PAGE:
"A chicken in every pot" promised an early twentieth century Presidential candidate. Promises such as this may sound prosaic to us today, but Americans and Englishmen have viewed the chicken as a delicacy for many centuries ( see also Wealth of Nations). It has only been in the last several decades that the animal has been raised on a specialized poultry farm using highly industrial processes. People who know the flavor of farm-raised chickens will complain that these fowl are not flavorful. And they are probably right. But with just a little attention to detail, these birds can make for a delicious meal.
Chickens are available in a number of sizes. The smallest of these, and the tenderest is the broiler chicken. It will typically weigh between three and four pounds and will provide roughly four healthy servings of meat. Cooked to perfection is is one of the easiest and of the truly delicious meals to be had.
There are a lot of recipes for cooking broiler chicken badly. If you see one that says 350F, you may assume that the recipe in question was copied out of a very old cookbook by someone who either does not cook very much or does not care much about flavor. In the Mid 1980's Barbara Kafka's Roasting cookbook firmly established that a broiler chicken - as the name might suggest - is properly cooked at a high temperature. Her recipes result in tasty chicken, but they always set off all five of my fire alarms. And that has a way of making me appreciate the chicken ever so slightly less.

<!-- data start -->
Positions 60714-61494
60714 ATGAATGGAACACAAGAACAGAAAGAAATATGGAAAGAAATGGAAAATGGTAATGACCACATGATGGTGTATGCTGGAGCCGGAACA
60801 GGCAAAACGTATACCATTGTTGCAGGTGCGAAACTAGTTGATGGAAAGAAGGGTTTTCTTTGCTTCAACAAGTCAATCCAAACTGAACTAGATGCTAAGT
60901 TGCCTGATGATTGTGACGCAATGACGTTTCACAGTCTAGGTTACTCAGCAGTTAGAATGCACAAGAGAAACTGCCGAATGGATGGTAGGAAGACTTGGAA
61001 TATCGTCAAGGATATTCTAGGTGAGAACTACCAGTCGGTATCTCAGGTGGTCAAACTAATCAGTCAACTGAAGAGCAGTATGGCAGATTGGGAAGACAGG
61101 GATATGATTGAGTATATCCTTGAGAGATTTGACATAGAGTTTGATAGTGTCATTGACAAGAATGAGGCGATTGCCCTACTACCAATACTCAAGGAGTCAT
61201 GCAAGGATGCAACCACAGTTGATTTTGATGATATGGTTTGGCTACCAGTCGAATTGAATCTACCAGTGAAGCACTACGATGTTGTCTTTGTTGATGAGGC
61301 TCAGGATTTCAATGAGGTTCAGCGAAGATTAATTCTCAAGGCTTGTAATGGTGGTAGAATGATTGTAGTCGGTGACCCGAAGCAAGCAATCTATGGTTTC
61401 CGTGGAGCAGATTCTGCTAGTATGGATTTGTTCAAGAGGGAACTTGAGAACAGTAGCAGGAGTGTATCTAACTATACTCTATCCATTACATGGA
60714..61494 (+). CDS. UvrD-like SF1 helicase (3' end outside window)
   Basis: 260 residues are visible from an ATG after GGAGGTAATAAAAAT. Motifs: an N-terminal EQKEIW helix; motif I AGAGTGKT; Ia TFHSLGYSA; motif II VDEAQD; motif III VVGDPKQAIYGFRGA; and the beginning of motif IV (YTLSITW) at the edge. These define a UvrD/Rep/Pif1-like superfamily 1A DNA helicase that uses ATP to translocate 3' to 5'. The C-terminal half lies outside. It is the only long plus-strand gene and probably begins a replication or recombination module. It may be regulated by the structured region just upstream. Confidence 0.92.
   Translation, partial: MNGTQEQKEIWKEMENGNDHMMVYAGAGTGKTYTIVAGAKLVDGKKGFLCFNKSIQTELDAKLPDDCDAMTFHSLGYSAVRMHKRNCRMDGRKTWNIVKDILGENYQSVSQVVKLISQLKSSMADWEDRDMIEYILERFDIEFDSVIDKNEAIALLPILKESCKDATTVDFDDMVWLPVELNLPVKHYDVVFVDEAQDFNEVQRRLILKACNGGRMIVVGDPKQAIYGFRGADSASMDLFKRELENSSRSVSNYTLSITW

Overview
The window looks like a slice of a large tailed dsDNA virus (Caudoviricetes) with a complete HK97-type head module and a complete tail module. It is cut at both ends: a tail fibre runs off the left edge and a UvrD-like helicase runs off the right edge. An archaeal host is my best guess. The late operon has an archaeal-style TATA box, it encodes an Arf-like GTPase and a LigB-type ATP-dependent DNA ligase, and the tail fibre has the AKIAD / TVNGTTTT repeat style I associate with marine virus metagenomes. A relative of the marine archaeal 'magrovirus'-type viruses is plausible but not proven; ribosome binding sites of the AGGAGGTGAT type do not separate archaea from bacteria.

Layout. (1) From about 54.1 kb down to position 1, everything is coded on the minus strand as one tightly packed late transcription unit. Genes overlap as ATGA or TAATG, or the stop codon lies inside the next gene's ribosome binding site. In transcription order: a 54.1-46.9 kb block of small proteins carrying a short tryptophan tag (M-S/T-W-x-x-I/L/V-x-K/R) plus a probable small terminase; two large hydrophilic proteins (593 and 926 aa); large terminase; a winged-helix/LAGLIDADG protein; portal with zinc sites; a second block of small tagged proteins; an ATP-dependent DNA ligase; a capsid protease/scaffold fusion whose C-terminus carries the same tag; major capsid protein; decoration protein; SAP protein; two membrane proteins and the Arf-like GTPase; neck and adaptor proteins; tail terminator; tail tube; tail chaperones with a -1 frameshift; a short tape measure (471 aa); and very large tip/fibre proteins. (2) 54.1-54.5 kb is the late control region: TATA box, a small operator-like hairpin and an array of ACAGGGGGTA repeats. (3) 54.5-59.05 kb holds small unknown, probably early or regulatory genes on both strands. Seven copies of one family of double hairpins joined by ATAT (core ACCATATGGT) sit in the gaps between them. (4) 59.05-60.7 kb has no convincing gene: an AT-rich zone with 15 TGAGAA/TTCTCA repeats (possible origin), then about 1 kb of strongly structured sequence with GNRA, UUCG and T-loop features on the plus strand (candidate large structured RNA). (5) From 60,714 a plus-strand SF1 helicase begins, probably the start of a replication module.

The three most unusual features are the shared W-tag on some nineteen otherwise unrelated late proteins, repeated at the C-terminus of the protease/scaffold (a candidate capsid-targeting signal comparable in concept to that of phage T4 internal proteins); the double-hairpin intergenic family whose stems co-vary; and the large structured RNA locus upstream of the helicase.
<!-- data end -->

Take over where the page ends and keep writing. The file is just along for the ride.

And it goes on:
These recipes are inspired by her pioneering efforts, but they touch on a few alternative methods including the 'butterflying' method preached by Alton Brown of Good Eats television program.
I always start with a koshered chicken.
When I cook the broiled chicken recipe with carrots, I generally make either riced potatoes or puree of cauliflower. Both of these are so easy that they can be made while the chicken is resting.
For years I did not have a potato ricer, thinking that I could get the same effect with some other tool. Boy was I wrong! If you eat potatoes more than half a dozen times per year, this is an indispensible tool. Riced potatoes are like no other form of cooked potato. And they are not very expensive as kitchen tools go. The leftovers make for great potato pancakes. I have a white plastic ricer with three replacable metal disks, two of which are lost. I use the one with the biggest holes.
Copyright S.R. Brubaker 2002 - 2006.